Top tips to engage the whole school community with reading for pleasure

Published on: 25 March 2024 Author: Kiran Satti & Rachel Clarke

At BookTrust we know that teachers have lots of ideas for encouraging parents and children to read together. We asked Kiran Satti, Primary Specialist and Reading Teacher, to share a few of her brilliant suggestions.

It's a gift to be able to teach someone to read. It's also my view that without enjoyment, the reading skills children need to acquire are harder to teach. This is why my mantra is: engagement and enjoyment first.

In this article I share my top tips for translating the reading joy from the classroom, across the school and into the wider community to ensure all children develop a lifelong love and appreciation of reading.

Get children talking about books

Getting children talking about books is important for promoting enjoyment and building a community of readers. To do this you need books in your classrooms and library that children want to read.

Including books that relate to children's interests and that connect with them on a personal level (such as their cultural or social background or a different ability characterised by neurodiversity, seen or unseen abilities) really works. When books connect with children in this way, it removes any barriers and so they find it easier to talk about the books.

Involve children in choosing books

Involving children in selecting books for their classrooms and the library adds to the level of enjoyment. If you have pupil librarians or Pupil Diversity, Equity and Inclusion leaders in your school, getting them to consider which books to choose means that the book choices come from the school community, rather than just yourself, which increases the children's agency and makes them feel like valued members of the reading community. This in turn impacts on their relationship with books and reading so that they are more likely to choose to read.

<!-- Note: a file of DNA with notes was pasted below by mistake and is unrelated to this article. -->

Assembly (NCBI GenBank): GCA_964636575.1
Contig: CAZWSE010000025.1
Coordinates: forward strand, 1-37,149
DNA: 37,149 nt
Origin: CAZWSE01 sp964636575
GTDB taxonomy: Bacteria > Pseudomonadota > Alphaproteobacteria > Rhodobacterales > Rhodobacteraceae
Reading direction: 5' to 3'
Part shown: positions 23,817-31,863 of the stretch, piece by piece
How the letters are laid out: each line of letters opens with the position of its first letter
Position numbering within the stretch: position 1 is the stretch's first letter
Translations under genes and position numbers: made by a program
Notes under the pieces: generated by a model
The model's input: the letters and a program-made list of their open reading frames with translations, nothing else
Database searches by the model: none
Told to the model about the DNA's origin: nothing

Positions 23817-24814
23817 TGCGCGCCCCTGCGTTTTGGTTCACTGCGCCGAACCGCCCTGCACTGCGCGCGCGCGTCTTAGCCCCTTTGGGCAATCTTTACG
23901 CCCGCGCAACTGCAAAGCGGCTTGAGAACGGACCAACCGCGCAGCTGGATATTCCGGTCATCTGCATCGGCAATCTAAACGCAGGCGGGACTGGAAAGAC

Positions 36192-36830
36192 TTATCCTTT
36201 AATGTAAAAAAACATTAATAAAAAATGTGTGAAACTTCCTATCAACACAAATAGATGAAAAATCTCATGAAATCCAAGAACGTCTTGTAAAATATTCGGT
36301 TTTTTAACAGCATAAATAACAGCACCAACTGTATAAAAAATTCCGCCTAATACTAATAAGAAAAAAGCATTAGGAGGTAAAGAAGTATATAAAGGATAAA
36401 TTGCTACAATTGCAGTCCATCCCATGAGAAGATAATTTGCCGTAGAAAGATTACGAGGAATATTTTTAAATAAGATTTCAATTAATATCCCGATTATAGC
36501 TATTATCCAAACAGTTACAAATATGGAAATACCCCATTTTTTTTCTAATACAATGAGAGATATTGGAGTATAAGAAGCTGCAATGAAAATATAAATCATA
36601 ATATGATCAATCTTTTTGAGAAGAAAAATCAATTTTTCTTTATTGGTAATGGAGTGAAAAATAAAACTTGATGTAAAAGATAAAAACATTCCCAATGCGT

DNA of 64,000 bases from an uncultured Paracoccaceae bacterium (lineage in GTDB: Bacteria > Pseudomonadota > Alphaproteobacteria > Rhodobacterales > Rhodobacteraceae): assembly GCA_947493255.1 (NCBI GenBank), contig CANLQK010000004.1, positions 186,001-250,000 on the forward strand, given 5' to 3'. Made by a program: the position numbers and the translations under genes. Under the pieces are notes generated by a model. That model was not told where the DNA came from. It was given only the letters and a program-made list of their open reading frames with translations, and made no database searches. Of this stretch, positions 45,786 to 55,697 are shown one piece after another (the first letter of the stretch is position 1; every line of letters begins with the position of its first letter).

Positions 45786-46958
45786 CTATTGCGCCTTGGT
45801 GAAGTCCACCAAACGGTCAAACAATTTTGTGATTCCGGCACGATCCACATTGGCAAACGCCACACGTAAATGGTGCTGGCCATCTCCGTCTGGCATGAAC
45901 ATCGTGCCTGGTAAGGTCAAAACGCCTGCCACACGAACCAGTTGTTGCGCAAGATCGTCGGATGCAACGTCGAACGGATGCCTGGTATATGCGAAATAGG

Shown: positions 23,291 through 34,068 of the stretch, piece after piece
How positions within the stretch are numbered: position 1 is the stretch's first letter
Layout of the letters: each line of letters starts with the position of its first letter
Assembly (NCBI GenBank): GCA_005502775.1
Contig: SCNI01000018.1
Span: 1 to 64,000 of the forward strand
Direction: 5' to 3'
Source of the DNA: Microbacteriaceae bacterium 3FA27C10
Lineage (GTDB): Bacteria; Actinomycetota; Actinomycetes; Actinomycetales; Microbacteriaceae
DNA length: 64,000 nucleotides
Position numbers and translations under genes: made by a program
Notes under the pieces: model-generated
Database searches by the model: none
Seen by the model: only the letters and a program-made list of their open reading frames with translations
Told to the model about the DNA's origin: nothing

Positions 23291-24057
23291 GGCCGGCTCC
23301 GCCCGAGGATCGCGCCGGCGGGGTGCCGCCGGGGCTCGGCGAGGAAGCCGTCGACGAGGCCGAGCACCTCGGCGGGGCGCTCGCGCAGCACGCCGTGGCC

A child looking at a book by bookshelves

Create a Story Escape Time

Many teachers find it hard to make time for story time but when they do, they're signalling to the children that they value books, reading and spending time with them on something so inclusive and nurturing of connection and community.

Making time for stories on the timetable gives reading for pleasure equal, or at times elevated, status to curriculum content. Reading for pleasure is a vehicle to enable children to learn the curriculum content.

Story time is a gateway into new worlds – it creates an inclusive, engaging and safe space for children to imagine and escape. It also creates shared moments where the stories become 'stories in common' that unite the members of the class forever – forever moments.

Giving the children a role in selecting the book to be read during story time is a really lovely way of making them feel valued. An easy way to do this is to place two books on a table with voting stations displayed. Then provide some counters and invite the children to vote on which books will be read. In addition to making the children feel valued and involved, teachers also gain an insight into the texts the class enjoy in their time together.

A photo of children in school uniform with their hands in the air

Whole school book battles

You can really build the excitement about books and reading by extending your classroom book votes to a whole school book battle. By taking the winning choices from the class book votes, you can create a whole school book vote. This acknowledgement of the children's book choices creates a buzz, encourages further reader recommendations, and provides a shared experience of finding out which book is the best!